My life in Homewood has been shaped by gun violence, and it's got to stop

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The mass shooting at Sandy Hook Elementary School in Newtown, Conn., was horrific and deeply troubling for most Americans. As a father and church pastor who is all too familiar with gun violence, the killing of those 20 children and six adults was especially heartbreaking for me. My prayers and thoughts remain with their families.

But as with Columbine, Aurora and Virginia Tech, the Sandy Hook tragedy affected mostly affluent suburbanites. My heart also grieves for the relatively unnoticed people shot and killed every day in poor urban America. Most of these lives are lost without media attention and without national outrage.

Gun violence is something I deal with almost every day. In fact, my entire life can be characterized as a reaction to gun violence.

My aunt was murdered by gunfire. As a result, my mother had a nervous breakdown and subsequent mental illness from which she would never recover.

I have had cousins, friends and church members shot and killed. My wife's mother, grandfather and cousins were shot and killed. My wife's brother has been in prison for more than 20 years for killing someone with a gun.

These shootings in part caused me to enter the ministry and serve a church in my native Homewood, one of the most violent neighborhoods in Pittsburgh. Later, I became a member of Pittsburgh City Council in part to reduce the escalating gun violence in my community.

Gun violence is a public health epidemic in this country. It accounts for 30,000 deaths a year, including suicides, and tens of thousands of injuries because the United States does not have reasonable laws controlling firearm possession and use.

There are more than 300 million guns in this country, and they are used to kill scores of innocent children, teens and young adults every day. Most of those victims live in low- and moderate-income urban neighborhoods like mine. And for the most part, the carnage in poor urban America is accepted, perhaps even expected.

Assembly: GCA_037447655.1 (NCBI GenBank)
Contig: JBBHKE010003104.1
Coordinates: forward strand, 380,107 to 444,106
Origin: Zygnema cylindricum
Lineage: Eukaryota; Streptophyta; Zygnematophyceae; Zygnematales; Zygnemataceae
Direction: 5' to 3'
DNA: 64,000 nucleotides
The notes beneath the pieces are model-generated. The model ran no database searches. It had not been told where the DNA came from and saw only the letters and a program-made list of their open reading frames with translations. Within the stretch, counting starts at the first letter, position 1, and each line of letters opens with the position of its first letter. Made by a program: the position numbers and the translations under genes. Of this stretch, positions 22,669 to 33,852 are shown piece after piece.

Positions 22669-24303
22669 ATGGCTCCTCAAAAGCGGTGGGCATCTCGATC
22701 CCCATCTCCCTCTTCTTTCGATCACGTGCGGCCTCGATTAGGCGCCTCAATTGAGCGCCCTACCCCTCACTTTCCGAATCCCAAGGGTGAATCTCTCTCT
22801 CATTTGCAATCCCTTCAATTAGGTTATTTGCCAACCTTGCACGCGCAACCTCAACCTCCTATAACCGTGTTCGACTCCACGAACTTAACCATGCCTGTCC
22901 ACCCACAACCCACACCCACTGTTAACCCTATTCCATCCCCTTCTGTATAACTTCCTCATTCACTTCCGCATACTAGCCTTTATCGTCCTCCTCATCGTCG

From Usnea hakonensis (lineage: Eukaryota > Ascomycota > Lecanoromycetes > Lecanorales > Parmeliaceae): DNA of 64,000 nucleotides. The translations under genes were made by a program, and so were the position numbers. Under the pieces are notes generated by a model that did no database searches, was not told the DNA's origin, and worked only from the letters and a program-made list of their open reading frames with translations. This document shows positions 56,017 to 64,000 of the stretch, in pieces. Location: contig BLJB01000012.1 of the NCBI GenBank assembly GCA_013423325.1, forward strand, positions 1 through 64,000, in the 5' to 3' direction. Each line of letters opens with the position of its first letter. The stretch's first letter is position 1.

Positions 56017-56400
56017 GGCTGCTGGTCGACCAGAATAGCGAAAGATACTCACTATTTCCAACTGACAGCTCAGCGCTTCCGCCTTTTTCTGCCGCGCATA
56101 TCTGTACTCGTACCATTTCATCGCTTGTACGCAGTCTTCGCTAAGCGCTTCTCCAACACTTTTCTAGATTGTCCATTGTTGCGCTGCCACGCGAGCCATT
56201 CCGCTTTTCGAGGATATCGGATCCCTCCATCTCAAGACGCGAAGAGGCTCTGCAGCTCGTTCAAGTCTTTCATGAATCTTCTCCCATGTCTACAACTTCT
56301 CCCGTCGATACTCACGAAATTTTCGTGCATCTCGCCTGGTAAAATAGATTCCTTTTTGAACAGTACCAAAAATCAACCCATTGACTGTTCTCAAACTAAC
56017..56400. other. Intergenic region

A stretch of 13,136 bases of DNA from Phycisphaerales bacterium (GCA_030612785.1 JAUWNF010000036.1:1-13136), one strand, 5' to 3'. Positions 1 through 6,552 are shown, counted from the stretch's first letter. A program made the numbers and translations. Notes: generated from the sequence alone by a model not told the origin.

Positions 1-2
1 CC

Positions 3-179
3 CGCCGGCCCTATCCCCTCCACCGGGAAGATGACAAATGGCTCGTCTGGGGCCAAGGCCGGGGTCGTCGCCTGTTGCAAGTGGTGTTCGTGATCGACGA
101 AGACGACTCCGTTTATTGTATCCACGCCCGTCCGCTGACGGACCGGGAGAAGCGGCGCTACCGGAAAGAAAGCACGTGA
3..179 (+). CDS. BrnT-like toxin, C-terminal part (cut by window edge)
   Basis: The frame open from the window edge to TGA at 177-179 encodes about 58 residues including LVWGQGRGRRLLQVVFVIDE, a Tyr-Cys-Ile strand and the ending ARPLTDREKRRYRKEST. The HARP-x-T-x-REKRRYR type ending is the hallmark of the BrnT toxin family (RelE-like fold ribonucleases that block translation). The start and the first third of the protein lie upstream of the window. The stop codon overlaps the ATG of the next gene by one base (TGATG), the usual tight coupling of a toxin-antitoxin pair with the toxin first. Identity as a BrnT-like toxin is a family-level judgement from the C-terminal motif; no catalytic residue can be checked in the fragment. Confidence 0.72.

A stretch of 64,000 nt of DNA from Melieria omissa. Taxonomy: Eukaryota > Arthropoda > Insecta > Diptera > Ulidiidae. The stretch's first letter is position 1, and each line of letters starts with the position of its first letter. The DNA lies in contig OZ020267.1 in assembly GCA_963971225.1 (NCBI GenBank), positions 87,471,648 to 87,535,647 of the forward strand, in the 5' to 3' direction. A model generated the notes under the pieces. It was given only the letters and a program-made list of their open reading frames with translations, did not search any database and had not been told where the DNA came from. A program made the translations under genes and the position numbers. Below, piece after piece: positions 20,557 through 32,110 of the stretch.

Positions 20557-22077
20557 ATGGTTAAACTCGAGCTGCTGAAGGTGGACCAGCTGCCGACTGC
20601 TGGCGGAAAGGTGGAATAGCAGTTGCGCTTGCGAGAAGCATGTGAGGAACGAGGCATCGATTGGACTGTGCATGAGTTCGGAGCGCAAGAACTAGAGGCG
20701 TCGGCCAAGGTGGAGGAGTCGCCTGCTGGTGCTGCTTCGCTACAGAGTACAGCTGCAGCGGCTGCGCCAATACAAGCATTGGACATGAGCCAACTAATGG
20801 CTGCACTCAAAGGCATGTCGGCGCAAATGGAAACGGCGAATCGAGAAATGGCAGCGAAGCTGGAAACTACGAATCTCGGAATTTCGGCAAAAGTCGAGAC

In addition to taking lives, gun violence decimates poorer communities, eliminating their business districts and depressing their property values. In Homewood, for example, the only drugstore and the fast food restaurants have been closed because of the homicides associated with them. A five-bedroom, three-bathroom brick house can be bought for as little as $10,000.

The shooting deaths of poor people and the destruction of their urban neighborhoods pay for the escalating profits of the nation's gun industry.

The gun industry's political and propaganda machine, the National Rifle Association, opposes all responsible gun-ownership laws, focusing instead on increasing gun sales and enlarging gun ownership. The sharp rise in gun sales, especially assault weapons, immediately following the Sandy Hook tragedy is evidence of the NRA's effectiveness.

The NRA now hopes to further increase gun sales by advocating for armed guards in every school. But it is attempting to solve a problem that doesn't exist. According to the Centers for Disease Control, less than 1 percent of gun violence is school-related. The NRA's promotion of unrestricted gun availability is directly responsible for the gun deaths and community destruction in poor urban communities.

One of the most important ways to reduce gun violence in communities such as mine is to enact reasonable policies controlling the possession and use of firearms. The United States, like every other developed nation, must institute a national gun control policy. This should include an assault weapons ban, the elimination of gun shows (where no background checks are performed), a limit on the number and types of firearms purchased, mandatory background checks, waiting periods and federal registration of all guns and ammunition.

Gun violence also can be reduced by significant investment in low- and moderate-income communities because among its driving forces are poverty, hopelessness, underemployment and substandard education. Our nation should provide transformational economic, educational, social-service and workforce development in its poor urban areas. Such reforms could reduce homicides in poor urban neighborhoods and increase public safety in all communities.

My personal experience with gun violence causes me to grieve equally for all of its victims, whether they are my family, my friends or my fellow Americans. I am committed to protecting the lives of all our people and stimulating the economic vitality of all our communities, affluent suburbs and poor urban neighborhoods alike.

Now is the time to craft public policies to prevent gun violence and lift up Newtown, Conn., Pittsburgh, Pa. and every community in this nation.


Ricky Burgess is a member of Pittsburgh City Council and has been pastor of Nazarene Baptist Church in Homewood for 27 years.


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